In 2003 the Illinois Dept. of Transportation wanted to demolish the (then) Rock River Bank building and the National Clothing Building.  In response, petitions were distributed asking for the city council to protect the buildings from demolition.

Although I cannot remember the final number of signatures, it was documented in this paper that 360 signatures were collected on the first day.

In response to the proposed “development” and relocation of Sullivan’s grocery store to a two block area of our downtown,petitions were circulated and 730 signatures were collected in seven days to protect the buildings in the downtown from demolition and destruction.

Clearly, people care and support the preservation of those buildings.

The ordinance that the Historic Preservation Commission recommended to the city council does the following:

1.  It protects the downtown buildings in the Historic Business District from Eminent Domain, which means that no government agency (like IDOT) can come to Oregon and demolish those buildings.  This is significant, because in the Aug. 12, 2004 edition of the Oregon Republican Reporter IDOT’s district engineer, Greg Mounts stated that if the IDOT proposal was rejected, IDOT would revisit the issue of the intersection of Rte. 64 and Rte. 2 in 5-8 years.  That was seven years ago.  Will IDOT be back in Oregon 12 months from now?  I don’t know, but I do know this, it is not a question of if IDOT will return, just a matter of when.

2. It protects the same buildings from the legal term Progress, meaning that a developer cannot tear down those buildings.

3. They cannot be torn down unless they are a health and safety hazard.

The ordinance that the Historic Preservation Commission recommended to the City Council does not do the following:

1. It does not violate your rights as a homeowner.  The Historic Preservation Commission will not go around town land marking homes. This is purely voluntary.  If you would like to have your home considered for historic designation, and enjoy the benefits that come with that, you can pick up an application at city hall.  The Historic Preservation Commission will review your application and forward it to the city council with their recommendation.  The city council has the final determination.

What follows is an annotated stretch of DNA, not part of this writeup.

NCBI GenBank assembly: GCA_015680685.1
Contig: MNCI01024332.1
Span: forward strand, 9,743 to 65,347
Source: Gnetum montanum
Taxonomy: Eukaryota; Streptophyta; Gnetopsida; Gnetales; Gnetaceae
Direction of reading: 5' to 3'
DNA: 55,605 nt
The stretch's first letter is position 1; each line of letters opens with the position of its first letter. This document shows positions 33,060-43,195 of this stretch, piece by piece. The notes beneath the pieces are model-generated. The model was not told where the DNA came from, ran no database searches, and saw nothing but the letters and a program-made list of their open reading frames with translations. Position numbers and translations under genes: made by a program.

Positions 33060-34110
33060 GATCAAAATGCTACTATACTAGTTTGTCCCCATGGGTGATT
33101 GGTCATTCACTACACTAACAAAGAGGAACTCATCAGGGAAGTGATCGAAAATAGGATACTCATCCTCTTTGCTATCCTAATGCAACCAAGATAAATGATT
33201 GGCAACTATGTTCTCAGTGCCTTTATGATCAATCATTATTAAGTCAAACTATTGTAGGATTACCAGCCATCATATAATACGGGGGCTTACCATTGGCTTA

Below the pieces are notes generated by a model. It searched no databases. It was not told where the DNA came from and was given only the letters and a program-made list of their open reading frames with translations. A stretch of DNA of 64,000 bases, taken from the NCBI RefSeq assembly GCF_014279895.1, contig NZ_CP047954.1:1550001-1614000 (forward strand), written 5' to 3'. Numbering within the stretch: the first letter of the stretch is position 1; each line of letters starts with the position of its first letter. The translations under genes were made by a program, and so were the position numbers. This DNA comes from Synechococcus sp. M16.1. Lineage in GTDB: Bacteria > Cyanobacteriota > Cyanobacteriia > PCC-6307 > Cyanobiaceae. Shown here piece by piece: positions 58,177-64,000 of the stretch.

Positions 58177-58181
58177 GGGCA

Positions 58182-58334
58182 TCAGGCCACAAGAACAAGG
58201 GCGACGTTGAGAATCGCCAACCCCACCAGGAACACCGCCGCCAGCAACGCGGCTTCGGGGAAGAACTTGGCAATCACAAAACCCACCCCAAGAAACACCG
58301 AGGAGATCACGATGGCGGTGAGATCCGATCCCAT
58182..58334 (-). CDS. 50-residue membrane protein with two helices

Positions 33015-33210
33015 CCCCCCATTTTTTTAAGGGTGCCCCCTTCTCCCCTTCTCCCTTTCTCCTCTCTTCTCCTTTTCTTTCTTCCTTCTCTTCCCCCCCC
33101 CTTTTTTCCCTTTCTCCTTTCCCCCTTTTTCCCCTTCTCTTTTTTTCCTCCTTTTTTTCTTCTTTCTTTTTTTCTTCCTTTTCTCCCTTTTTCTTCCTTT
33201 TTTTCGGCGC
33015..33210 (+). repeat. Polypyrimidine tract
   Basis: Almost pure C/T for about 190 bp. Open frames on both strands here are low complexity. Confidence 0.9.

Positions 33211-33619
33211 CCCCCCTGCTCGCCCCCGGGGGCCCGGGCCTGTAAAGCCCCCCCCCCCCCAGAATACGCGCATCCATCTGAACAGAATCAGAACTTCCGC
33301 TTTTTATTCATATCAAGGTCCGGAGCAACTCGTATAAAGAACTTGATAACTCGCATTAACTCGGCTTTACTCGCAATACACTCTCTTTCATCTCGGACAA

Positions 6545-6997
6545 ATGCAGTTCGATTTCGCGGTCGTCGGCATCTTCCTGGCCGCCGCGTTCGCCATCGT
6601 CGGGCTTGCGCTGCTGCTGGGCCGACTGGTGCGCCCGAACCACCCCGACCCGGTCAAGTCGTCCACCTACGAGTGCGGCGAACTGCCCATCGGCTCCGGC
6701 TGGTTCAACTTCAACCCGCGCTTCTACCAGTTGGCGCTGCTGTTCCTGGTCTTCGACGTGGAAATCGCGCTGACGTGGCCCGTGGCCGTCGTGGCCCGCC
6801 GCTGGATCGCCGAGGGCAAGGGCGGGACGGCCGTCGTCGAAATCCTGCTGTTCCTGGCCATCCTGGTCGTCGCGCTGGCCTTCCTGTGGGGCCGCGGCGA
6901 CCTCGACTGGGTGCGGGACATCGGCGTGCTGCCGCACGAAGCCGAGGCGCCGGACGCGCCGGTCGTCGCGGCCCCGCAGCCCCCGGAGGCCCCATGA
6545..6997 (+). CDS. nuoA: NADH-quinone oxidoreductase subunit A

— If you do not want your home to be a local historic landmark, this ordinance does not affect you.

2. How will this ordinance directly affect the business district owners?  If a property owner wants to make external improvements to his/her building, they will fill out forms available at city hall.  Those applications currently go to the planning commission for consideration.  If they are owners of a historic property the application will then be forwarded to the Historic Preservation Commission.  The application will then go to the city council who makes the final determination.

3. This is a “city wide” ordinance, just like all other ordinances.  Fence ordinances, trash collecting ordinances, sprinklers, handicapped access ordinances all are city ordinances.  And as is the case with all city ordinances, there are variances all the time.  Common sense and checks and balances are the rule.  That is true of this ordinance as well.

4. Although this ordinance does not directly affect the majority of Oregon’s citizens, if passed, it does benefit the entire community.  If our city council passes this ordinance Oregon will be in a pool of 70 plus towns within the State of Illinois that have adopted this same ordinance.  This small pool of communities have access to  funds that can cover everything from promotion materials and advertising of Oregon to tourists to the reprinting of the book the library is fundraising for showcasing the art collection housed there.  This fund is financed, oddly, by off shore drilling and has remained intact even in these challenging economic times.

Can you, reader, list the ordinances that have passed in the last 12 months in Oregon, Illinois?  Ordinances are boring, they are written by lawyers, for lawyers.  So, I understand a certain amount of apathy in the community…that is why I feel the need to reach out to all of you that contributed financially to the designation of the Historic Business District, those of you that signed those petitions to protect those buildings…there is nothing to fear regarding this ordinance.  It is simply a document that will protect what we love about Oregon, and free us to focus on positive growth while embracing what we have.  Anyone who is telling you otherwise is misrepresenting the truth to fit their own personal agenda.

If you have any further questions regarding this ordinance please feel free to contact any member of the Historic Preservation Commission.  Our contact information is available at city hall.  We welcome your input.

If you want a guarantee that our downtown will be here in your lifetime, your children’s and grandchildren’s lifetime, please contact our city council members and encourage them to vote for this ordinance.

Respectfully submitted,

Julie Watt

Secretary, Oregon Historic Preservation Commission